Core inflation falls as worried consumers cut back on purchases

The decline in inflation rates shows the impact of the economic downturn on consumer confidence, which is tending towards keeping prices down, said DBS senior economist Irvin Seah. He added that "the biggest concern for consumers is job security and
The decline in inflation rates shows the impact of the economic downturn on consumer confidence, which is tending towards keeping prices down, said DBS senior economist Irvin Seah. He added that "the biggest concern for consumers is job security and employment prospects". BT FILE PHOTO

Broad-based weakness may lead to easing of monetary policy to spur growth, say economists

Broad-based weakness in consumer prices caused core inflation to fall to its lowest level in more than three years in July - a sign of the economic downturn taking its toll on consumer demand, analysts say.

The muted prices suggest that consumers are worried about their job prospects and have cut back on spending, they said. Retailers are also likely to have taken a hit, and some economists feel that Singapore may ease its monetary policy to spur growth and check the slide.

Core inflation - which strips out private road transport and accommodation costs - dropped to 0.8 per cent last month, down from 1.2 per cent in June and its lowest since April 2016, when it stood at that level, according to data released yesterday. Headline or overall inflation eased to 0.4 per cent in July from 0.6 per cent in the previous month despite a smaller decline in accommodation costs and increased private road transport prices.

The prices of retail and other goods fell - including that of shoes and clothing. There was a larger decline in the costs of gas and electricity, while inflation in services eased, said the Ministry of Trade and Industry (MTI) and the Monetary Authority of Singapore (MAS).

DBS senior economist Irvin Seah said that the decline in inflation rates shows the impact of the economic downturn on consumer confidence, which is tending towards keeping prices down.

"The biggest concern for consumers is job security and employment prospects, and with the expectations of slower economic growth and a very benign wage growth, if any at all, there will not be any positive impact on consumers," Mr Seah said.

MAS and MTI said that "labour market conditions have largely held up, contributing to moderate wage increases and high unit labour costs". This marked a key change in tone from June's statement that "unit labour costs should continue to rise".

They have also downgraded their guidance for full-year core inflation, which is now expected to come in "within the lower half of the 1 per cent to 2 per cent forecast range", from "near the mid-point" of the range. Headline inflation forecasts remain unchanged.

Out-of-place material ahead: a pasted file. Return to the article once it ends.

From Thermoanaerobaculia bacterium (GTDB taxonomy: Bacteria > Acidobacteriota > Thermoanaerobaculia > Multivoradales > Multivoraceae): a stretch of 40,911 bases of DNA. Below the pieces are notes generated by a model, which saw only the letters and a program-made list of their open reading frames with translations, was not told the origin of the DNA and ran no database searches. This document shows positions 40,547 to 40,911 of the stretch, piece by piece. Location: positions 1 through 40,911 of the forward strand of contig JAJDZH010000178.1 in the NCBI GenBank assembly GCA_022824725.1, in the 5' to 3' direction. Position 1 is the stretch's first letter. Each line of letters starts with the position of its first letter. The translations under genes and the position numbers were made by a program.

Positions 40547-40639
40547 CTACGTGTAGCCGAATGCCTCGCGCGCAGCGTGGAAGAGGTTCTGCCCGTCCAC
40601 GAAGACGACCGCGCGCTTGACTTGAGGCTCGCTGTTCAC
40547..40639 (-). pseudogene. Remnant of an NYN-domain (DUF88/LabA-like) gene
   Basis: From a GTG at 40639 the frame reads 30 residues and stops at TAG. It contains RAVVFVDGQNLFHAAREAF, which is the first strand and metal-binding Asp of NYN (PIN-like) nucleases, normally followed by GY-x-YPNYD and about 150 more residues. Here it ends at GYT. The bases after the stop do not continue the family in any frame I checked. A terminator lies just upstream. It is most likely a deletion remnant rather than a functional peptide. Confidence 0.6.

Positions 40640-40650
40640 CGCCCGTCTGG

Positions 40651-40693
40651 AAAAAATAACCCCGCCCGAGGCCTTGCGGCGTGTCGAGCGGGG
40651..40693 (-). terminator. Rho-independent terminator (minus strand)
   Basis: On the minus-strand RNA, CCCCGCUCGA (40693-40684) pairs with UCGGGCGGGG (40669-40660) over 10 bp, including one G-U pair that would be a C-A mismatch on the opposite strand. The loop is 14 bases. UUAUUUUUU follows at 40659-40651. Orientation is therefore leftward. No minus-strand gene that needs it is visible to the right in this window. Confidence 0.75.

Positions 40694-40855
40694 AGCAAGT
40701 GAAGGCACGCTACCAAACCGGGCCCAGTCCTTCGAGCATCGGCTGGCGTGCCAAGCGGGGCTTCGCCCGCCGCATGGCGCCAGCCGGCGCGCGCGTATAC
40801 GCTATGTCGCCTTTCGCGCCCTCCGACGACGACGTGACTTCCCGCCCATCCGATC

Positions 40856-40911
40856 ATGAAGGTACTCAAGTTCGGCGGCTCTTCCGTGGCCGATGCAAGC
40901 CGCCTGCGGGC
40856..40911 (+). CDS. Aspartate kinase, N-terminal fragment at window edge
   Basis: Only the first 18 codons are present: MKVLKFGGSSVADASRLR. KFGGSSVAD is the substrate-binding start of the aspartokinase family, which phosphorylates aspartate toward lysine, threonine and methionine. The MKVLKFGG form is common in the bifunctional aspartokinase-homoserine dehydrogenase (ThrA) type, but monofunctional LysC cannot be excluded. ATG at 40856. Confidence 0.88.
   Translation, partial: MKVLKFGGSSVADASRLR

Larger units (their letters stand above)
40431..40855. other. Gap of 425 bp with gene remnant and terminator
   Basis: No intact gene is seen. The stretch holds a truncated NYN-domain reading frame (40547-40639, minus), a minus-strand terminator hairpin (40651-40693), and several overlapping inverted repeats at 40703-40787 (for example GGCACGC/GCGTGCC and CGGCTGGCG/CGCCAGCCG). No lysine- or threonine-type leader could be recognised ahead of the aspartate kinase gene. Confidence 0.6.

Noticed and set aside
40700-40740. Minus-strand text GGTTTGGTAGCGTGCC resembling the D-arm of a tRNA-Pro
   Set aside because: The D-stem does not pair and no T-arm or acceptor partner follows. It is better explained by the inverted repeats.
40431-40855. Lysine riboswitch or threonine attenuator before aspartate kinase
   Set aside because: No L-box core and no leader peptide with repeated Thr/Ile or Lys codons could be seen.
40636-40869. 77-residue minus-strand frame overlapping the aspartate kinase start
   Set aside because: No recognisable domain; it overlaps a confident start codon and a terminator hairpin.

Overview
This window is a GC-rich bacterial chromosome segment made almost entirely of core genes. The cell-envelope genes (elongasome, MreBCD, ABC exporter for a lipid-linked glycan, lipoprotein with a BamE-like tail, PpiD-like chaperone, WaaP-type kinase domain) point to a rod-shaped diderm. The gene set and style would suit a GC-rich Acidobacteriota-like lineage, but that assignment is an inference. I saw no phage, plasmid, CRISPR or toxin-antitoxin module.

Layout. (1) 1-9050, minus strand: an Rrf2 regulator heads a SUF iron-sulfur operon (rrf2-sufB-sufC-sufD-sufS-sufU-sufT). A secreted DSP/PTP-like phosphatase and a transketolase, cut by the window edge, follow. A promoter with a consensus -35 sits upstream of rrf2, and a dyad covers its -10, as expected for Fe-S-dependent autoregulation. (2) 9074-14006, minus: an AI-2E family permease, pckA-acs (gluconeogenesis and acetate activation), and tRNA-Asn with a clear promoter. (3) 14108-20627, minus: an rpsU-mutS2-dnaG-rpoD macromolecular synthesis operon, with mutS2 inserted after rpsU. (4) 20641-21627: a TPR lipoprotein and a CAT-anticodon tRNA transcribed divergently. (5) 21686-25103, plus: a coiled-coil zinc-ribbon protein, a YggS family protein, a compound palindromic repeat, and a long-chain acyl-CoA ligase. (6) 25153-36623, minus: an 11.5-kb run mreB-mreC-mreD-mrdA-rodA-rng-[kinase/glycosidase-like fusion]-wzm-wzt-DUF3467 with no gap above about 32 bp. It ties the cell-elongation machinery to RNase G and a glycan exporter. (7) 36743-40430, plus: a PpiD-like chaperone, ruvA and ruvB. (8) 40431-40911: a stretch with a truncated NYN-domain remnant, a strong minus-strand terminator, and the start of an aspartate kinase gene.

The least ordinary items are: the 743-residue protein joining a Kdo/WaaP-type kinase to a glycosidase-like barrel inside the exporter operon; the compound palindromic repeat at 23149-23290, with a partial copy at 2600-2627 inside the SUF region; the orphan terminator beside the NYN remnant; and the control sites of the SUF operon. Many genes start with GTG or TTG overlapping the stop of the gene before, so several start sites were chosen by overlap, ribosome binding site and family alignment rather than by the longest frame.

UOB economist Barnabas Gan said that the slower inflation environment makes it more likely that MAS will ease monetary policy during its upcoming October review.

This might see the Singdollar weaken into the rest of 2019 and next year, making Singapore's exports more competitive and boosting economic growth, he noted.

Maybank Kim Eng economist Chua Hak Bin said it is likely that the Singdollar is simply stopped from appreciating gradually, as is now the case.

 
 
 
 

He noted that the fall in consumer prices is an additional blow to retailers, which are already facing structural challenges such as the rise of e-commerce.

The overall costs of retail items fell by 1 per cent year on year last month, reversing the increase of 0.4 per cent year on year the previous month, partly on account of a larger drop in the prices of clothing and footwear.

Electricity and gas costs declined by 7 per cent year on year last month, with the Open Electricity Market dampening prices.

Services inflation dipped slightly to 1.6 per cent, compared with 1.7 per cent in June. "This was on account of a slower pace of increase in holiday expenses and a larger fall in telecommunication services fees, which outweighed a stronger pick-up in airfares," MTI and MAS noted.

"These kinds of inflation patterns are in line with an economic downturn and could potentially signal a recession," said Maybank Kim Eng's Mr Chua.

A version of this article appeared in the print edition of The Straits Times on August 24, 2019, with the headline 'Core inflation falls as worried consumers cut back on purchases'. Print Edition | Subscribe